Fresh off of leading the Bulldogs to an NCAA Final Four appearance, the Indiana Pacers selected Dampier 16th in the ’96 Draft. He was traded a year later to the Warriors, where he’d spend his next seven seasons as Golden State’s starting center.
The oversized red jacket Dampier wore on draft night does down as one of the more memorable moments of his career, which is more than can be said about his on-court sneakers. A Nike endorsee, Dampier wore team shoes like the Huarache 2K5 and various Shox models.
#11: Todd Fuller
Considering the success of many of his draftmates, Todd Fuller had a rather disappointing career for an 11th draft pick. During his five years in the NBA, Fuller never averaged more than 4.1 points per season. When you add in a career average of only 3.0 rebounds per game, it’s pretty easy to place the “lottery bust” label next to his name.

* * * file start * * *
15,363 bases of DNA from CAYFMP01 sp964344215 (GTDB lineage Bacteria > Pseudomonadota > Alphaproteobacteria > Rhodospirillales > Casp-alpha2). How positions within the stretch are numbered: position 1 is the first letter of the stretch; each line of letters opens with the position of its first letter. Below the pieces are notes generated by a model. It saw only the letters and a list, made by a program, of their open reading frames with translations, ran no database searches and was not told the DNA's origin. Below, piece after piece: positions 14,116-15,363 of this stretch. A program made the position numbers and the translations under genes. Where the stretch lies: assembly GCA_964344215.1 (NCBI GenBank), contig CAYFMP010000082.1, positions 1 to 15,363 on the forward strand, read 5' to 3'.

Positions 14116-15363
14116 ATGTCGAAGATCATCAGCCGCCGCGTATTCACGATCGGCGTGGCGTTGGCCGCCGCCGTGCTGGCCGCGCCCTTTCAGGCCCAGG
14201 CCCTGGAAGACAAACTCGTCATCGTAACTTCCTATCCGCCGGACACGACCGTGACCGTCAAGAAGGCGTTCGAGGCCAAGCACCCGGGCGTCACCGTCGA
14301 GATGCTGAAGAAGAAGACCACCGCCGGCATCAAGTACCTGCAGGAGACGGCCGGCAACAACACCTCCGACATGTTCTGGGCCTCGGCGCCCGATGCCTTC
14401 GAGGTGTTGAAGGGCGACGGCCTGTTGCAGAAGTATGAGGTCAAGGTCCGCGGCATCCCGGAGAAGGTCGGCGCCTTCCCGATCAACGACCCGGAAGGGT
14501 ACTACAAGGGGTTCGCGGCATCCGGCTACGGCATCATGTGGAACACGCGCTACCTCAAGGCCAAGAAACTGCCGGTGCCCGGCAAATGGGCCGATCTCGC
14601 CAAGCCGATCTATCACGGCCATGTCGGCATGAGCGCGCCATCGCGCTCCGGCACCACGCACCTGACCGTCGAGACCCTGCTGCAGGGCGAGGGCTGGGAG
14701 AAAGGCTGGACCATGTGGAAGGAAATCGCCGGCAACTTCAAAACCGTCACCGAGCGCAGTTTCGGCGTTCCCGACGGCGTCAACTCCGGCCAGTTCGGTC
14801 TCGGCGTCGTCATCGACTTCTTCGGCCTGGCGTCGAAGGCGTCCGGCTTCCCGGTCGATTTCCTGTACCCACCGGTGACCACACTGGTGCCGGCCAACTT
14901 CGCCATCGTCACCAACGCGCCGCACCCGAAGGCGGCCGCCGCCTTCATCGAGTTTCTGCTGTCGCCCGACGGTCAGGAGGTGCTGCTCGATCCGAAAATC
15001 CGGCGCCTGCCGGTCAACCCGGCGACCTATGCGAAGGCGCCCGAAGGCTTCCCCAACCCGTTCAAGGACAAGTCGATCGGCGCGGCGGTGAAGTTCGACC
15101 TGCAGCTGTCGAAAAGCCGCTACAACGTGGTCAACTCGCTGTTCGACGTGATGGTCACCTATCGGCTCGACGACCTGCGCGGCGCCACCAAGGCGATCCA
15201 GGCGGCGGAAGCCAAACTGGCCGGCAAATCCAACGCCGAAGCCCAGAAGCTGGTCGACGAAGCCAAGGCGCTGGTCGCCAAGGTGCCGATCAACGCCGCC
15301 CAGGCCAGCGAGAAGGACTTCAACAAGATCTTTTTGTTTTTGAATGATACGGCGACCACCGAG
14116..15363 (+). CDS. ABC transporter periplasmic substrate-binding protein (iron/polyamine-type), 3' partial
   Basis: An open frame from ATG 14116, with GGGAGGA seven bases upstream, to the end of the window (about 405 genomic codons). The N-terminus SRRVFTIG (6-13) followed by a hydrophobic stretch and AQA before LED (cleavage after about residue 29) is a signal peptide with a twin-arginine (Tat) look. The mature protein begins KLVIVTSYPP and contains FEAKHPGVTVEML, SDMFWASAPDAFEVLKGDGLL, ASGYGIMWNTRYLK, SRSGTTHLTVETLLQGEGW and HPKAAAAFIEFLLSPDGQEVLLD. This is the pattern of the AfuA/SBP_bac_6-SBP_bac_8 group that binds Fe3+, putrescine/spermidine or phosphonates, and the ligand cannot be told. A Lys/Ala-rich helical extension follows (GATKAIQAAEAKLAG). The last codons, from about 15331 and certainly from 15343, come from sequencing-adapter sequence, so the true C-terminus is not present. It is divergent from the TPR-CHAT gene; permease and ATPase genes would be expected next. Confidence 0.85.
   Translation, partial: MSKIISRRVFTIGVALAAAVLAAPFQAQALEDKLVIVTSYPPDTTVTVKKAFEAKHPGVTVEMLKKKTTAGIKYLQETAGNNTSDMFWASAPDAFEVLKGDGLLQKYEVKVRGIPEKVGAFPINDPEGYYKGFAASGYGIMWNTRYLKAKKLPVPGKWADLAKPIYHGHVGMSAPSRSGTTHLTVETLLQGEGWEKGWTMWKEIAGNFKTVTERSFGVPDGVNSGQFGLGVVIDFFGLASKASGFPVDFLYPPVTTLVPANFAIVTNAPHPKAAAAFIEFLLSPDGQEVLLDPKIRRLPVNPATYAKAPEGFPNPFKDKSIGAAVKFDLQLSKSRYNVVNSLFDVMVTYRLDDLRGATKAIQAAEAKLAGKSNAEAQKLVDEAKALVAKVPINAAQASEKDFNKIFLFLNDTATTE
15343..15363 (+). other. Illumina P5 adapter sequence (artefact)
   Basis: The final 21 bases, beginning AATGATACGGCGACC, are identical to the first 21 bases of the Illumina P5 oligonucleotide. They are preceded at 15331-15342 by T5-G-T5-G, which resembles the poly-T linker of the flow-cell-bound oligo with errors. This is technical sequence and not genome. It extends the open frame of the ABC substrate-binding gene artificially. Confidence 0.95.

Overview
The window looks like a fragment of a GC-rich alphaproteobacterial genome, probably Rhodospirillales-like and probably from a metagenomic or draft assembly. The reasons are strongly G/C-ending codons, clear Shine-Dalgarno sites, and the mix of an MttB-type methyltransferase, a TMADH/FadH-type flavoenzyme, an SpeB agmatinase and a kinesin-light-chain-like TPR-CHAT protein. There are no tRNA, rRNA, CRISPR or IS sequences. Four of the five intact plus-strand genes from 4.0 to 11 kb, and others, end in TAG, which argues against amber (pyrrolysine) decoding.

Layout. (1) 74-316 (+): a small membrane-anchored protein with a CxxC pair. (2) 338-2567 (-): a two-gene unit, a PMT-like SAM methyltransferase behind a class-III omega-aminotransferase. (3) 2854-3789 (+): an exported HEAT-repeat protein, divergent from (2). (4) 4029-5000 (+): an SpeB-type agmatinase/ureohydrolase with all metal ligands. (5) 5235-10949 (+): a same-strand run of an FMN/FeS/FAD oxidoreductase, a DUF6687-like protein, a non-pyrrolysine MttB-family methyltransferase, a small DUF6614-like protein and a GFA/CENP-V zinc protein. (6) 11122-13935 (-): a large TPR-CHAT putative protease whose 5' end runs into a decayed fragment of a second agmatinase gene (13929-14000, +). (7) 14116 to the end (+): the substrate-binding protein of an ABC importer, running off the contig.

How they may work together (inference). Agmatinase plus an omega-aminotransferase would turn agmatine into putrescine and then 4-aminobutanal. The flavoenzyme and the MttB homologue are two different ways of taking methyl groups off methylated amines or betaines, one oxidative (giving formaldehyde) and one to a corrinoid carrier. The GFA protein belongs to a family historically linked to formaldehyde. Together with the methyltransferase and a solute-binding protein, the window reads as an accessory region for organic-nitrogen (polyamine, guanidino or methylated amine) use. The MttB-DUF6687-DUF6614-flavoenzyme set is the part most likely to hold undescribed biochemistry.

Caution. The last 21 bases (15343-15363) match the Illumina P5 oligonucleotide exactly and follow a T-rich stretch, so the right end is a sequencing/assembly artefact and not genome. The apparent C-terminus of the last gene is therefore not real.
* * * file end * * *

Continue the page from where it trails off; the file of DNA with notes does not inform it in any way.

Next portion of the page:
Fuller grew up in North Carolina where he played high school ball at Charlotte Christian before attending college at NC State. He played all four years in college and graduated with honors, while putting up impressive 20.9-point and 9.9-rebound averages during his senior season. This led to the belief from the Golden State Warriors that he’d have a successful NBA career.
Following three seasons with the Warriors, Fuller bounced to the Jazz, Hornets, and Heat, before ending his NBA career and spending the next four seasons with a variety of teams overseas. Fuller’s sneaker career was as unremarkable as his playing may have implied. Highlights include Nike’s Air Maestro 3, and other team models from the ‘90s era.